Bright ideas for winter fire safety
In recent weeks, stories of fires breaking out in homes, businesses and barns have circulated around Minnesota. A barn fire in Wright County, Minn., possibly started by electricity, killed nine horses on Dec. 29. The day before that, a furnace ex...
In recent weeks, stories of fires breaking out in homes, businesses and barns have circulated around Minnesota.
A barn fire in Wright County, Minn., possibly started by electricity, killed nine horses on Dec. 29.
The day before that, a furnace exploded, leading to a large fire and major damage in a Hibbing, Minn. foundry.
A business and apartment building in Chisholm, Minn. was also badly damaged in a Jan. 8 blaze.
There have been many others: house fires causing extensive damage or destroying structures have also been battled in Bemidji, Breckenridge, Glyndon, Kent and Menahga since the new year began.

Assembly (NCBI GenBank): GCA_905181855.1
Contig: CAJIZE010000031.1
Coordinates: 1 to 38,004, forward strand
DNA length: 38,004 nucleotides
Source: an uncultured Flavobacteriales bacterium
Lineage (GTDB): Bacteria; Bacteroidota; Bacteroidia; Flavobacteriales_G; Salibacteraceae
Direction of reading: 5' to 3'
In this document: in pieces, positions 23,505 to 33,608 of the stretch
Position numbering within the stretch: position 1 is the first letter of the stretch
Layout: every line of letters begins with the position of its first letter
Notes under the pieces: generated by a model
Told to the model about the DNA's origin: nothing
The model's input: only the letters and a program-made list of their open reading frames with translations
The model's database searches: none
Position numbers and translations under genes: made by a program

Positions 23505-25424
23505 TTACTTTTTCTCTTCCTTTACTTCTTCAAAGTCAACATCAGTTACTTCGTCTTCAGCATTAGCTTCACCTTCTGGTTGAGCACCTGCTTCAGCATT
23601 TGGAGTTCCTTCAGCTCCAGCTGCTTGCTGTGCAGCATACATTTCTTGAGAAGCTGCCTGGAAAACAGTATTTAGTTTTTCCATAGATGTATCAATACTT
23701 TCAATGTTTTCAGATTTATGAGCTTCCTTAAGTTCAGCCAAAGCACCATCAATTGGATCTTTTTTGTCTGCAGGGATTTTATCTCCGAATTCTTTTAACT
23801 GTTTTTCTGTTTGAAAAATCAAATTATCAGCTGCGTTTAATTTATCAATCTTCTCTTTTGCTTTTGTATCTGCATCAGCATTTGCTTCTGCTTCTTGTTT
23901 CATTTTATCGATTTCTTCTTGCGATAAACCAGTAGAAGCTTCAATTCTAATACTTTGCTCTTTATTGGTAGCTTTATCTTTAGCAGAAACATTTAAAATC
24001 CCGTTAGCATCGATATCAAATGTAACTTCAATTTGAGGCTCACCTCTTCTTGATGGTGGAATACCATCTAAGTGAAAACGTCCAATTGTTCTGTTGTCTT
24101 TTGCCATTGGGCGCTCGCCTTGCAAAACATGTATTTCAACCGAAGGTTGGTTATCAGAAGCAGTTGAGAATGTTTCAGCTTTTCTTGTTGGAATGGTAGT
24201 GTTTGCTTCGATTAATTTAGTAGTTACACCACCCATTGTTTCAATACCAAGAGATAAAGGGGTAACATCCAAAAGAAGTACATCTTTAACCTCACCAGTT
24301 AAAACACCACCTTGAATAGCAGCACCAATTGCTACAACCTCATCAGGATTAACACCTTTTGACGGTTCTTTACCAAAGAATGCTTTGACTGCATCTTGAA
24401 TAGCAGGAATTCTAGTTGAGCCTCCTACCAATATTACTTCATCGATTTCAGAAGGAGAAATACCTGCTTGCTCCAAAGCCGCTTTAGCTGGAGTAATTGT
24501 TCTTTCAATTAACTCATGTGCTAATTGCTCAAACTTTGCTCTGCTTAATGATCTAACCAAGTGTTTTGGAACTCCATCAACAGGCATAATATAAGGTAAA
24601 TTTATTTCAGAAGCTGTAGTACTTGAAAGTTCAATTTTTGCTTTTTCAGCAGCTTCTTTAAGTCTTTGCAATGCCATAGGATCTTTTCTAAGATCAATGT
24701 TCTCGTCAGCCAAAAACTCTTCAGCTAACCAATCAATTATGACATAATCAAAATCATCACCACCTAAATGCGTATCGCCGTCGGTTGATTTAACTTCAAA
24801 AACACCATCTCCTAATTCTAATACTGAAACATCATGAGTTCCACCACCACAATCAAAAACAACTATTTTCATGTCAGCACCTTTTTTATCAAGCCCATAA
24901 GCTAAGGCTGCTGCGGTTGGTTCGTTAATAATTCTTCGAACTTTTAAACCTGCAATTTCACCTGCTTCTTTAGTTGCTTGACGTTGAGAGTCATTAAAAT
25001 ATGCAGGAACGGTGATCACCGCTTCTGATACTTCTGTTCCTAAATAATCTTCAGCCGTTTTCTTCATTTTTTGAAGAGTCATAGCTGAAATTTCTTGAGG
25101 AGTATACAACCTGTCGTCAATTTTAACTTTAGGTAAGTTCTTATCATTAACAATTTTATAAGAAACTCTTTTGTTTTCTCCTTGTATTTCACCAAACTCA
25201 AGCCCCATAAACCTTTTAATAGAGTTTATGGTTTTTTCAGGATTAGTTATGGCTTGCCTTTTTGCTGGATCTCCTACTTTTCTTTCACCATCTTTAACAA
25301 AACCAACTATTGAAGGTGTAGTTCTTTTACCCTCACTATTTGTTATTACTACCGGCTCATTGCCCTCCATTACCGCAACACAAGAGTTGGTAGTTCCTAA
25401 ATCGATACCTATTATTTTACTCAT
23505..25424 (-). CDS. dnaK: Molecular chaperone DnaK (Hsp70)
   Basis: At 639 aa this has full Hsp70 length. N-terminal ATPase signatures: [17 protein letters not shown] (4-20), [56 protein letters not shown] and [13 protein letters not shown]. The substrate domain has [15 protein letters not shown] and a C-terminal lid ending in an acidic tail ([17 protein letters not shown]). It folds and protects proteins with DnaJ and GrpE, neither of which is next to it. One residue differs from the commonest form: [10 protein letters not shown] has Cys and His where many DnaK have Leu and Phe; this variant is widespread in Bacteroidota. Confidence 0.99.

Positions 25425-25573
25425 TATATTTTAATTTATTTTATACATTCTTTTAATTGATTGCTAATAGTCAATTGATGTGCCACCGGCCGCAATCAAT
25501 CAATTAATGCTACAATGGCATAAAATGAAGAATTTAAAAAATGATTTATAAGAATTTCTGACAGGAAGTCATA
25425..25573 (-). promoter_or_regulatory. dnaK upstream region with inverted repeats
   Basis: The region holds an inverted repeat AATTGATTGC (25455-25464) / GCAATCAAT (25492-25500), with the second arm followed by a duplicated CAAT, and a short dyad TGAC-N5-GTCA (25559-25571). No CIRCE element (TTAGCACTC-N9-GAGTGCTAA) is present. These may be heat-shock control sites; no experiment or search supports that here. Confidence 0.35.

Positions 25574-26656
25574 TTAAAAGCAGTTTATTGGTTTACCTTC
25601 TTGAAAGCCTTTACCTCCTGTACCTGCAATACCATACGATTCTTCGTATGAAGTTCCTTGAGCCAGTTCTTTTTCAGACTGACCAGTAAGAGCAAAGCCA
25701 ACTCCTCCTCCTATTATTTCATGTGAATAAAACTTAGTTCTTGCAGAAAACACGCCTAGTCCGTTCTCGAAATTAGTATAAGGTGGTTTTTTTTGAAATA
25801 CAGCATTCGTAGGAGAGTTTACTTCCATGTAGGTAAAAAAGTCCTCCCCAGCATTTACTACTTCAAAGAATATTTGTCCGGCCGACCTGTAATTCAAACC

Incidents such as these may seem unavoidable, and some are just a case of bad luck, but
there are steps that can be taken to reduce the risk of fire.
Perham’s Fire Chief, Mark Schmidt, said many of the fires the department responds to are caused by leaving something hot unattended, particularly cooking food or candles.
“Often, people are in a rush and, unfortunately, forget something,” Schmidt said.
To prevent fires, especially during the winter, the State Fire Marshal’s Office recommends:
-Keeping portable heaters at least 3 feet from anything flammable.
-Never using a kitchen oven to heat a home.
-Cleaning chimneys and inspecting heating systems annually.
-Keeping all vents (furnace, dryer, fireplace, oven, etc.) clear of snow, ice and debris.
-Never using a blow torch to thaw frozen pipes.
-Testing smoke alarms monthly.
Forum News Service contributed to this report.